While this year’s programme will mostly be delivered on digital platforms due to the current social distancing restrictions, it will still offer a colourful array of entertainment and the opportunity for many local artists to reconnect with audiences after months of cultural lockdown.
One local group in particular who are delighted to have the opportunity to come together once again to perform – albeit in a socially distanced manner – is the Thyme to Sing Group, a small community choir incorporating voices of all ages and backgrounds.
The choir is linked with local group CALMS (Community Action Locally Managing Stress) which assists people in managing and preventing stress through a range of specially tailored activities and programmes.
Thyme to Sing is just one of the activities which provides a social and emotional outlet for members, offering the opportunity to step outside their comfort zone and take on new challenges.
Erica Curran has been leading the group since it was established a year ago, and she revealed that they were looking forward to their first live online performance on Friday.
“Friday’s performance in Brooke Park will be very timely for us as we are approaching the choir’s first anniversary and it will be a great way of showing how far we have come during that time,” she explained.
“Our members are from a wide range of ages and backgrounds and while many wouldn’t be the most confident singers we have really progressed over that time. The choir meets every week and we try out a colourful variety of musical styles from classical to modern, so there’s something for everyone to enjoy.
“We’ll be joined on Friday by another group associated with CALMS called Belter. This is a group of young people of various ages who come together to share their stories and experiences and enjoy a range of arts based activities. They explore new ways to give local young people a voice and they will be joining the choir at Brooke Park on Friday evening, so it will be a cross-generational event. The Belter group will also be taking part in an event in the amphitheatre on Thursday as part of Good Relations Week. They will be telling their personal stories of strength – recounting their experiences of issues such as bereavement and discrimination, during the performance.”
Like everyone, Thyme to Sing have had to adapt to the challenges presented by Covid-19 in recent months, finding new ways to reach out and stay connected.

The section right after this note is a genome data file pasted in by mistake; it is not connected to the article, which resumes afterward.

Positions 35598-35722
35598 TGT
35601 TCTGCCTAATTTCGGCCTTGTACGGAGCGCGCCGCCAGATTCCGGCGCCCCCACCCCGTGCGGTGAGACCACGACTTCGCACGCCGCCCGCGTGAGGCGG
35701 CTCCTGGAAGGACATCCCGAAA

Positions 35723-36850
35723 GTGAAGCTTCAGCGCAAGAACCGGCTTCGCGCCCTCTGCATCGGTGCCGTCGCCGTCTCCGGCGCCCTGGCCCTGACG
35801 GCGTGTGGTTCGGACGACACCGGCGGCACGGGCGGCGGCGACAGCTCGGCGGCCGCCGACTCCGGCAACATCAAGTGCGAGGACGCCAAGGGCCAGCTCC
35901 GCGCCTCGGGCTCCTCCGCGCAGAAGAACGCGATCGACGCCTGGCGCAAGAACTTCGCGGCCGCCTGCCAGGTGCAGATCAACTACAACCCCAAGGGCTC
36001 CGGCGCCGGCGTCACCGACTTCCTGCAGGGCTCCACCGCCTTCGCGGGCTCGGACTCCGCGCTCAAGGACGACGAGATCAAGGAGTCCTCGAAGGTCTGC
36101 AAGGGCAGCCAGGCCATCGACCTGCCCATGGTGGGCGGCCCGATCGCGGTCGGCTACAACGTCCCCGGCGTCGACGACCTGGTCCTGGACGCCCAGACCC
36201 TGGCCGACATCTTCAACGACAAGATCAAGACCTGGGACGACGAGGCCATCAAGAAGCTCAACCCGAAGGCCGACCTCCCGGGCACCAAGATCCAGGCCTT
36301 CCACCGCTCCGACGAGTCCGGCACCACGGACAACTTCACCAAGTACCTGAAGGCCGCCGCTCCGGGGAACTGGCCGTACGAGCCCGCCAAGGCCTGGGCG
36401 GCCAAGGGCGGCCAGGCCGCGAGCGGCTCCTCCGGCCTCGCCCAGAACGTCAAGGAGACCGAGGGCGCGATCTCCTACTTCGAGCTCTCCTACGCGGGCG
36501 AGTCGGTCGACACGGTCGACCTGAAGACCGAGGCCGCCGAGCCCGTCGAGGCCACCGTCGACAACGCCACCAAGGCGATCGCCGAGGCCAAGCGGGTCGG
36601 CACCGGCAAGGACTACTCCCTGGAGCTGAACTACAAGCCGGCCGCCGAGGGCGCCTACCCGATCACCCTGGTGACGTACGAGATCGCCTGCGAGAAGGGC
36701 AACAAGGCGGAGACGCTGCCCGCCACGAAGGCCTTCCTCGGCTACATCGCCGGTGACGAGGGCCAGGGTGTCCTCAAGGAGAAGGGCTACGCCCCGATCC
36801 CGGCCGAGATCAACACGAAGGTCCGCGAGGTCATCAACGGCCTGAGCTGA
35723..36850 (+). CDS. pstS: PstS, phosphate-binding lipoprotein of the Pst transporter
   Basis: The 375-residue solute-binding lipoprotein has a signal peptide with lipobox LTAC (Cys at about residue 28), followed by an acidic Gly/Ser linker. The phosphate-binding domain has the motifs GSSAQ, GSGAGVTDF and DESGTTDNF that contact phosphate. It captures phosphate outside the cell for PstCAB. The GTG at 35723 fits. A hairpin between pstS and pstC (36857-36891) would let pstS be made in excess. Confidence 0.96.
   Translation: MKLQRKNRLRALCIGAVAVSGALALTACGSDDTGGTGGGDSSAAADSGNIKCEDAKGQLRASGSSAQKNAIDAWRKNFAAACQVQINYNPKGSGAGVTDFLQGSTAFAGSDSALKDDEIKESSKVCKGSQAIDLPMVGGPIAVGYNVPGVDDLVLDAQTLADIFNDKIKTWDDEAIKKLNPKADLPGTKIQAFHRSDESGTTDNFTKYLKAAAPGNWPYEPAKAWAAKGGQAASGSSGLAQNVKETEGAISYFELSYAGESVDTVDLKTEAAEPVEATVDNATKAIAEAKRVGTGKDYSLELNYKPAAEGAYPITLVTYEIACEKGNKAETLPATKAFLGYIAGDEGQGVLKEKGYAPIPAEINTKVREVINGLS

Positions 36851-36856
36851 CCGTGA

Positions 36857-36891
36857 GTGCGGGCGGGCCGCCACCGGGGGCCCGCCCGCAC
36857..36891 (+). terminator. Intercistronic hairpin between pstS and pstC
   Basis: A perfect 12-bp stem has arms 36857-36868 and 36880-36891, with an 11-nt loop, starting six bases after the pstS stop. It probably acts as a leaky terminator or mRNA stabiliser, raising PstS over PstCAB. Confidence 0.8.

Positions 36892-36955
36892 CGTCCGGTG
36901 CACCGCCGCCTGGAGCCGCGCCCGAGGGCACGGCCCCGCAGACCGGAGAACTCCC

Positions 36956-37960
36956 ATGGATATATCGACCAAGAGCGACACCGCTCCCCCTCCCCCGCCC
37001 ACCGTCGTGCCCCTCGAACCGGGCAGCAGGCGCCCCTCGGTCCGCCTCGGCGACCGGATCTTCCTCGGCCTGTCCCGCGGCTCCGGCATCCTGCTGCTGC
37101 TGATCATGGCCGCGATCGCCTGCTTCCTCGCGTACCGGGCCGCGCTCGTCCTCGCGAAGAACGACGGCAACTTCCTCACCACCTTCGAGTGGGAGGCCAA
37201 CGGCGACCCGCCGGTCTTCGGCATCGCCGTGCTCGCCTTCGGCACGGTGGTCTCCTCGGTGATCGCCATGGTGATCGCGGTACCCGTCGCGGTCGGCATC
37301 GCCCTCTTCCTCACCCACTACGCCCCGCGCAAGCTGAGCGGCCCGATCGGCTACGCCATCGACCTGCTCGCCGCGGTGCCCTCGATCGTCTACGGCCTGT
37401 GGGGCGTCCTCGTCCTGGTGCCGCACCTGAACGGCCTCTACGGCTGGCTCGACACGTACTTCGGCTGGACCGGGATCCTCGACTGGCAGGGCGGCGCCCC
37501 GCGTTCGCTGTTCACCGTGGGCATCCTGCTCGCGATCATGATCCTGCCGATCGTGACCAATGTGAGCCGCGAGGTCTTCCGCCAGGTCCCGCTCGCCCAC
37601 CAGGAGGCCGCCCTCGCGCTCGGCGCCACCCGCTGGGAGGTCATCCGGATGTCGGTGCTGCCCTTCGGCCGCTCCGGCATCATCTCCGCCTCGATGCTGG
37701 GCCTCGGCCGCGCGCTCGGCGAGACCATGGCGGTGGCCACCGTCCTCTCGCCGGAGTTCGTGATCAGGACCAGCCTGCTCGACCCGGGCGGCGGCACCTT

“We’ve had to adapt to performing online which has its challenges,” Erica admits.
“Over lockdown we couldn’t meet up but we’ve been keeping in touch on our private Facebook group, posting vlogs and staying connected. Recently we have managed some socially distanced practices outdoors in Brooke Park with smaller groups which has been great.
“We aren’t a typical choir, it’s lovely because you can hear the individual voices - we aren’t striving for perfection. It’s all about the experience and just the joy of singing.”
The performance on Friday brings together a myriad of melodies, representing all sorts of emotions, Erica explains.
“We wanted to perform a real variety of songs with all sorts of messages. I think that during lockdown we’ve all experienced a wide spectrum of emotions – resilience, isolation, strength, self-acceptance.
“We wanted to explore these and to say it’s OK to feel down sometimes and there are ways of coping with these emotions. So we’ll be singing songs including ‘Lean on Me’ and a sassy song which we’ll sing acapella called ‘The Saga of Jenny, which will feature some of the members singing solo for the first time.
“As with all live performances it’s going to be nerve wracking and a bit of a challenge, but this all adds to the excitement and I really hope people enjoy it!”
You can catch Thyme to Sing live online as they perform outdoors in Brooke Park at 6pm on Friday September 18 at https://www.facebook.com/CALMSSM
For more on the full Culture Night programme go to the Derry City and Strabane District Council website at https://www.derrystrabane.com/culturenight?